By Xiao Tiefeng
Japanese Prime Minister Shinzo Abe has visited Iran in June, which marks the first visit of a sitting Japanese prime minister to visit Iran in nearly 41 years. Acting as an “intermediary” in person, Abe’s visit was intended to ease the tensions between the US and Iran.
However, the visit yielded few results. This reflects Japan's aggressive search for a breakthrough point with a view to seeking greater say in the Middle East.
Japan has always regarded the Middle East as a key sector of global geopolitics and international energy market, with its Middle East Strategy continuously being committed to achieving three goals.
First, enhance its influence on the Middle East affairs. For a long time, the theory of "the one who dominates the Middle East may dominate the world" has prevailed in the Japanese strategic academic community.
In recent years, in order to build an international order in line with its national interests and values, Japan has proposed a policy of "positive pacifism" and vigorously promoted the "diplomacy of overviewing the globe" in the Middle East and Western Pacific.
Japan clearly listed six current diplomatic priorities in its Diplomatic Bluebook 2018, with "contributing to peace and stability in the Middle East" included for the first time.
Abe’s surprise visit to Iran just highlights Japan’s desire to increase its influence on key issues in the Middle East.
Second, ensure sustainable petroleum supply. Japan is desperately short of oil resources and largely relies on import from the international market.
Oil imported from the Middle East accounts for more than 80% of total imports, while 90% of oil from the Middle East has to be transported through the Strait of Hormuz.
Therefore, to avoid a fatal impact on its economy, Japan must spare no efforts to prevent the Middle East maritime traffic line from being potentially interrupted by the US-Iran war.
Third, strive to maintain its military presence in the Middle East. Since the end of the Cold War, the Japan Self-Defense Force (JSDF), in the name of peacekeeping, anti-terrorism, anti-piracy, joint exercises and training, has broken the restrictions to "go far-sea waters" and been dispatched to some countries in the Middle East.
Although Abe’s visit did not achieve his immediate goal, to a certain extent, it would facilitate Japan to keep its normal military presence in the Middle East on the grounds of national security and international needs.
Abe has repeatedly stated that the best solution to the problems in the Middle East at present stage is "to keep moderation", which is mainly manifested in its “three major balances” as follows.
Firstly, Japan is to strike a balance between dependence on the United States and maintenance of independence. Due to its gap with the US in strength, Japan is playing a subordinate role in the US-Japan alliance, and its foreign policies often show a tendency to follow the US. This is also true to Japan’s Middle East policy.
In contrast, Japan has maintained moderate flexibility and relative autonomy in pursuing its national interests. For example, Japan has repeatedly expressed its support for the Iran nuclear deal and hoped that countries including the United States and Iran will continue to abide by the relevant spirits of the deal. Japan also showed its disapproval and unsupported position on the relocation of the US Embassy in Israel to Jerusalem.
Secondly, Japan is to strike a delicate balance among Saudi Arabia, Israel and Iran. The Middle East region has always been the arena of various forces. The powerful countries in Saudi Arabia, Iran and Israel have kept struggling with each other due to the sharp contradictions in religion, ethnicity and economy.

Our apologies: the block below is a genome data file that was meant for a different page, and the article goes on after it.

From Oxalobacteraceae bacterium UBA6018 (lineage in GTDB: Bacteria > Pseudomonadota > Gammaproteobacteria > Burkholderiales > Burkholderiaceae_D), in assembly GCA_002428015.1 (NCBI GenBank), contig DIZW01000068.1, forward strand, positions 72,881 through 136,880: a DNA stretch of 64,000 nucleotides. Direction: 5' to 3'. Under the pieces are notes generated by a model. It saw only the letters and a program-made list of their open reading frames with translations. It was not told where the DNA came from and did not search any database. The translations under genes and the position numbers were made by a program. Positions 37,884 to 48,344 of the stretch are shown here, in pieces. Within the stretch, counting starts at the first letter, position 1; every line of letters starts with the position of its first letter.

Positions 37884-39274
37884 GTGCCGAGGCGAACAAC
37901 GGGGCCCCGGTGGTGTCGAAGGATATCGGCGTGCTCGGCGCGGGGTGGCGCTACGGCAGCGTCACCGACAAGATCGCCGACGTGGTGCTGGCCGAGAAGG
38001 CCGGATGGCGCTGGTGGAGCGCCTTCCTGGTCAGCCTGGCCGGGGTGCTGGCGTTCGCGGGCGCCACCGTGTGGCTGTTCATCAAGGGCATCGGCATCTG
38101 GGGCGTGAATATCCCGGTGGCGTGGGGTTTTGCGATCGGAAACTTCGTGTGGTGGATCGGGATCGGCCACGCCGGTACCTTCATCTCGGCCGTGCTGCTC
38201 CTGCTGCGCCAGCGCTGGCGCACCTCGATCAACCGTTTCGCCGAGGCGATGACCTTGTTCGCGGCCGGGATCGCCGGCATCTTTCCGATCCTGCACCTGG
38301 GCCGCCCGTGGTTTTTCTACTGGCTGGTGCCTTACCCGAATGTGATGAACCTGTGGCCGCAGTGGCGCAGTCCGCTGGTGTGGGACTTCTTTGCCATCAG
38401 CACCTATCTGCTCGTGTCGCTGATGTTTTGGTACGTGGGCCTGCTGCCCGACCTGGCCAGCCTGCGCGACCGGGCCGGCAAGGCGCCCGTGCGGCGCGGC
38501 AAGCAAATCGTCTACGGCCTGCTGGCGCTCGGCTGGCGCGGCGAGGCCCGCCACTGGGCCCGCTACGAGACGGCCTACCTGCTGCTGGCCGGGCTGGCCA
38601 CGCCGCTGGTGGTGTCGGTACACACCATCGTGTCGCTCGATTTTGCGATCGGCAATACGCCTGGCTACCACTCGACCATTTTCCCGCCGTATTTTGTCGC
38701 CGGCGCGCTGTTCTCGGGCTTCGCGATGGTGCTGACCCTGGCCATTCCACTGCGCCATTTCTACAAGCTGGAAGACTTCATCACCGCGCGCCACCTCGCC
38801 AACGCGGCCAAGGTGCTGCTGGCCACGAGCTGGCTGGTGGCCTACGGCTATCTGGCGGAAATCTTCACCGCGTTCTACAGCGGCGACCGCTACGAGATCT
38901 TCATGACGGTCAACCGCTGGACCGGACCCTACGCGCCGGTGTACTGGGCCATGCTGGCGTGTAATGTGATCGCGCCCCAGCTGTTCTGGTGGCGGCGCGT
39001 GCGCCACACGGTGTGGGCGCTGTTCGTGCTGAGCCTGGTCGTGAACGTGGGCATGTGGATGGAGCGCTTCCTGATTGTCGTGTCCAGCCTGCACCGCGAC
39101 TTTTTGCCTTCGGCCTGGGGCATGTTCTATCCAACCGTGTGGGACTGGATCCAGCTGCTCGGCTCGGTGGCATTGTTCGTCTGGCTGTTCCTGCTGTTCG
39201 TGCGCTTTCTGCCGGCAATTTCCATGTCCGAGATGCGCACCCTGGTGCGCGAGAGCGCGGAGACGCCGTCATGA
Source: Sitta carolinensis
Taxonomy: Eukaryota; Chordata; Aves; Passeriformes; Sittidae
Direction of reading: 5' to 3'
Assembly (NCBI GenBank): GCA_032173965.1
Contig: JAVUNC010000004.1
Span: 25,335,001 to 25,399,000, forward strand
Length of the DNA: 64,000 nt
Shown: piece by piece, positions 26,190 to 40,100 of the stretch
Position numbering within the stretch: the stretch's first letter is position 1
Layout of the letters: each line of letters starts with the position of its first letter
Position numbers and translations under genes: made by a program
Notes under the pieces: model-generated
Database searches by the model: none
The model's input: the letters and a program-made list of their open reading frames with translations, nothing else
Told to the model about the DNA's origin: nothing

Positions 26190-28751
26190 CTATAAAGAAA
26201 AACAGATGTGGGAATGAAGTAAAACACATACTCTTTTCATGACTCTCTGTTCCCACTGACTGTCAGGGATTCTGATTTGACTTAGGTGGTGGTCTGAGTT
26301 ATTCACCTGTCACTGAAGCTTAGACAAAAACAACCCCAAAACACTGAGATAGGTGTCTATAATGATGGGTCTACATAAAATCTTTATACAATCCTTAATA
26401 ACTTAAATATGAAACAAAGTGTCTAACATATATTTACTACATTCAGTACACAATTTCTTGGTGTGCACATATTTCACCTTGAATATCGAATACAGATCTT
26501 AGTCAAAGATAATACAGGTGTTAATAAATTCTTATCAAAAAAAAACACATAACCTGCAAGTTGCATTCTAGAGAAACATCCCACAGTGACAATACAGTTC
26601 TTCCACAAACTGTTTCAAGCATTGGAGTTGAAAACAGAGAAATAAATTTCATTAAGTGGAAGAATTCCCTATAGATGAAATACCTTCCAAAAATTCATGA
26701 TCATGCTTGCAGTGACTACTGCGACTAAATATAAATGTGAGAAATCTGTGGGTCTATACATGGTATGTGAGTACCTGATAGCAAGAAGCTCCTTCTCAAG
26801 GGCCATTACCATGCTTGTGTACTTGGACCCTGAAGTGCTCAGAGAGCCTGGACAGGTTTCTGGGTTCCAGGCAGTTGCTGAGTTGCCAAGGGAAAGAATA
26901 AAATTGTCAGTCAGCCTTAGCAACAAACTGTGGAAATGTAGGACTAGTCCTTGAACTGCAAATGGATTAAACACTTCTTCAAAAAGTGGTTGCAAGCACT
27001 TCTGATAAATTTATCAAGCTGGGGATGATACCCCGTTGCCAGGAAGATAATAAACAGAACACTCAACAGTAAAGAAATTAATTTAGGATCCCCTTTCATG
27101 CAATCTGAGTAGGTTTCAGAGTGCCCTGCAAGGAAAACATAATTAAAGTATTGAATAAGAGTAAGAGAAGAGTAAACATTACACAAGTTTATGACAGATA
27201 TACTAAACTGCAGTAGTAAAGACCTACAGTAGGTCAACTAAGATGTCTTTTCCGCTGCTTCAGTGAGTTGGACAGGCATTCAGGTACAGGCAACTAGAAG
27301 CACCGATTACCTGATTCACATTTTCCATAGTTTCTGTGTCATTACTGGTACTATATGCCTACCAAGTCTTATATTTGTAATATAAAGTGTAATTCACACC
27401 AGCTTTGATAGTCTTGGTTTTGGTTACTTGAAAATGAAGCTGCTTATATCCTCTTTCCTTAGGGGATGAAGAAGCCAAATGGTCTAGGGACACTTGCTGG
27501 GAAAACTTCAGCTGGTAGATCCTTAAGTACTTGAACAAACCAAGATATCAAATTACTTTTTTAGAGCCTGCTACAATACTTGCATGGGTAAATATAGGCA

However, Japan shows no obvious tendency to “taking sides” when promoting its Middle East Strategy. On one hand, Japan has actively promoted its strategic dialogue and energy cooperation with Saudi Arabia, published Japan-Saudi Vision 2030; but on the other it strengthens its economic and trade exchanges, scientific and technological exchanges and defense cooperation with Israel. In addition, it maintains moderate political dialogues with Iran and tries hard to explore the possibility of importing oil from Iran.
Thirdly, Japan is to strike a balance of multiple strategies such as among politics, economy, and military strategies. Politically, Japan proposed to establish a "comprehensive partnership for stability and prosperity" with the Gulf countries and held the first Japan-Arab Political Dialogue in September 2017.
Economically, Japan has increased investment in the Middle Eastern countries, and signed bilateral investment agreements with some countries, while increasing its “assistance input” to the local authorities to increase its influence on the region. In 2017, Japan’s assistance funds to the development of the Middle Eastern governments reached $1.735 billion.
From the military aspect, the Japanese Defense Ministry and JSDF have been active in the Middle East in recent years, including the expansion of its military base in Djibouti, seeking a permanent presence of the JSDF; signing a memorandum of defense exchanges and cooperation with Jordan, Saudi Arabia, Qatar, and the United Arab Emirates; and reaching a consensus with Egypt, Yemen, Turkey and other countries to further deepen defense cooperation.
All in all, Abe’s visit to Iran is not simply to enhance "a sense of his presence”. His visit not only implied the unwillingness of Japan being a bystander of the power game in the Middle East, but also reflected its efforts to become a participant and shaper of the Middle East order.
In the future, Japan will continue to use the Middle East as a testing ground for its foreign strategy in order to seek a status of "political power".
(The article was published on the PLA Daily on July 4，2019. It is translated from Chinese into English and edited by China Military Online.)